I teach human biology, and when we get to senses, I always talk about the cochlear implant that allows deaf people to hear. However, for vision replacement, I always had to use science fiction as the example, specifically G’Kar’s eye from Babylon 5, because we hadn’t created the technology. That’s not true any more.
I knew we were getting close, because we had computers that were able to translate brainwaves into a picture, so we were learning to language of sight in the brain. Now, we have the Argus II which can use a camera to visually track a scene and wirelessly send that picture to a retinal implant that stimulates the neurons to reproduce a very similar picture.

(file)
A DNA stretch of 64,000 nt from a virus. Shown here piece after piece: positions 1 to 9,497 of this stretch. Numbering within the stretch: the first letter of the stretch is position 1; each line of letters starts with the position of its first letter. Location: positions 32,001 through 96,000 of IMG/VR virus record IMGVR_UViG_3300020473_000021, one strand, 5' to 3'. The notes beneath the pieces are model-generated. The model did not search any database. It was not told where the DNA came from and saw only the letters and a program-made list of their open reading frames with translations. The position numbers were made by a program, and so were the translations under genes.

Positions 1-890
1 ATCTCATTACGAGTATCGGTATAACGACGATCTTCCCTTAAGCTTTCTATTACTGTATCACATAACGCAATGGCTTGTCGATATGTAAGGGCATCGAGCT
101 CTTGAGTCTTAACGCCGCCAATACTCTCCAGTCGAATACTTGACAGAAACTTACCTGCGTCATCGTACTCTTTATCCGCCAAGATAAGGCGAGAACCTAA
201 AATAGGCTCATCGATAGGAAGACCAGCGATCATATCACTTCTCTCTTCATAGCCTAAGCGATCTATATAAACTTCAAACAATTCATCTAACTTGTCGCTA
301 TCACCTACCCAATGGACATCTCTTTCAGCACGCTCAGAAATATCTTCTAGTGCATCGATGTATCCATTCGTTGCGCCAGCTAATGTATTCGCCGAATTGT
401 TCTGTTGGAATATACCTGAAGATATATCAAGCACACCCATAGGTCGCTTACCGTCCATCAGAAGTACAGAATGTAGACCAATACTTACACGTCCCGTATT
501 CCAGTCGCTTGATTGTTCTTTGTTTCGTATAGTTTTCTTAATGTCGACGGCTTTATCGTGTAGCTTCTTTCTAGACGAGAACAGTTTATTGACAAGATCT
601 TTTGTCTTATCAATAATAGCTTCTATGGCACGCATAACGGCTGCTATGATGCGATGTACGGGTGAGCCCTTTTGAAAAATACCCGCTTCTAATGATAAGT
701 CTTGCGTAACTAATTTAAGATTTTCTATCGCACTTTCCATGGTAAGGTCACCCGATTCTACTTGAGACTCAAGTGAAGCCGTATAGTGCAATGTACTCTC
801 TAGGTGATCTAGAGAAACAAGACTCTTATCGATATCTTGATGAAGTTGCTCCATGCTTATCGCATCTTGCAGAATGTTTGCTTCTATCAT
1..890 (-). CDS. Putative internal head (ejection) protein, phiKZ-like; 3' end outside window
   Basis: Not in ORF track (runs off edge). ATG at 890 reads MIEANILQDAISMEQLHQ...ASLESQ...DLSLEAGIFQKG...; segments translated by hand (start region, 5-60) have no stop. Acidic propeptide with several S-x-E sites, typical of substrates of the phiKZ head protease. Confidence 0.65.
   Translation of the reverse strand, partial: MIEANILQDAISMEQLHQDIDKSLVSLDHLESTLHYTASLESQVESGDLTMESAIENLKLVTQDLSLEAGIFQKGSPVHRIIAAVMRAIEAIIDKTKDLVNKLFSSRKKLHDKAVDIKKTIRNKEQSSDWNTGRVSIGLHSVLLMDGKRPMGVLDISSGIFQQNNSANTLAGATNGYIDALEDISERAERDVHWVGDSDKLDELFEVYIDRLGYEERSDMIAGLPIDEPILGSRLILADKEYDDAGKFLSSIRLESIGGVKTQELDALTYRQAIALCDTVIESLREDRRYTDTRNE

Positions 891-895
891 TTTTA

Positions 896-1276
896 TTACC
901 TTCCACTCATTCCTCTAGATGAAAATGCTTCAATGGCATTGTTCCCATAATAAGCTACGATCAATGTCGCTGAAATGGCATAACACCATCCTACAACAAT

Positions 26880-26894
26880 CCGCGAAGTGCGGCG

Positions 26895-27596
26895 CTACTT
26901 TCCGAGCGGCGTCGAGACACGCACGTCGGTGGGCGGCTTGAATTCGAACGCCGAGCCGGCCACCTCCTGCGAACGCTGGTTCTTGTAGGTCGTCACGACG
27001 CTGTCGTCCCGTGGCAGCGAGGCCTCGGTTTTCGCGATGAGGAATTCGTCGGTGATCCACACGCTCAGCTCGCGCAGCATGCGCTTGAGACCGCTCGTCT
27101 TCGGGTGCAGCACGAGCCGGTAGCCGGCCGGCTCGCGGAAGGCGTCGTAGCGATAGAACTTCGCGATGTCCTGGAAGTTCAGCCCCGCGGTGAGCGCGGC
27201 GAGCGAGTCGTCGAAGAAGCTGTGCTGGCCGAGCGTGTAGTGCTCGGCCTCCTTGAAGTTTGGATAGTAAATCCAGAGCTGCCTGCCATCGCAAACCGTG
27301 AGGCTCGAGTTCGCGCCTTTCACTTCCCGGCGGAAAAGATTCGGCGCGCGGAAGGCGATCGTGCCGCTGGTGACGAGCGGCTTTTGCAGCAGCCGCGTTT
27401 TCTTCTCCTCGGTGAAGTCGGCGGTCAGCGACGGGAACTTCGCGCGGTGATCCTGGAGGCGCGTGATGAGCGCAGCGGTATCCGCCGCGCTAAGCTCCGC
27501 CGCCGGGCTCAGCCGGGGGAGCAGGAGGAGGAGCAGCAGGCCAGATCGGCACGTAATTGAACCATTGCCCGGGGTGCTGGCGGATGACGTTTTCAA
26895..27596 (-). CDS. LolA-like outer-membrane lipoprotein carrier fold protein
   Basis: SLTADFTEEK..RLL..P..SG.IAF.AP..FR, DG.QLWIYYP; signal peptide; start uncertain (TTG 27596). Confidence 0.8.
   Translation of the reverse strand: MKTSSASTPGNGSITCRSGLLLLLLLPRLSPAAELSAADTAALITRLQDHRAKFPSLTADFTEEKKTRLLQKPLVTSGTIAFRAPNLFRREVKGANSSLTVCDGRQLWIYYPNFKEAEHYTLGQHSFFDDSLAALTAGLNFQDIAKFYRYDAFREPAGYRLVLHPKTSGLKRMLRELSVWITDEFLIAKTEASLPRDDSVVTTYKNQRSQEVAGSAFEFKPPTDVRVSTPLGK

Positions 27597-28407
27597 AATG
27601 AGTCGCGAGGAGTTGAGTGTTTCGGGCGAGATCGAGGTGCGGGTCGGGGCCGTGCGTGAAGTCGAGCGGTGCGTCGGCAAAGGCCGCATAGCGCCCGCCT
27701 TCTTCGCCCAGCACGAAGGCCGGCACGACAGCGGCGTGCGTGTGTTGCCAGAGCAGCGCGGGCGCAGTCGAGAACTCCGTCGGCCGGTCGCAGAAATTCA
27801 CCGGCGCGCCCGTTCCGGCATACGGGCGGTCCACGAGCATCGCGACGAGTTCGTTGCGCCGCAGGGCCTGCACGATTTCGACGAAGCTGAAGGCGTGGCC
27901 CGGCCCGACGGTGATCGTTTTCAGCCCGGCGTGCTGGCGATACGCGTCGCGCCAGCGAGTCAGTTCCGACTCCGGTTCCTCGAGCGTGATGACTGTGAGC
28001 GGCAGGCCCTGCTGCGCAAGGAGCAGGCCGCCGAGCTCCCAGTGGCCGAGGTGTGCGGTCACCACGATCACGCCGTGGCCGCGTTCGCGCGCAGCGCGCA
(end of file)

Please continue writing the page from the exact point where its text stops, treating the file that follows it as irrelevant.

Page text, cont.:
The device isn’t perfect, and it mostly allows for large objects, edges, shadows, and such so that a person can walk around a room or go through a doorway. Some of them show people colors, but many are just black and white. It also requires the user to wear both the glasses and a video processing unit, either like a small purse or around your waist, so that the signals can be converted effectively.
Check out an animation of how it works here.
Next up: digital smelling systems.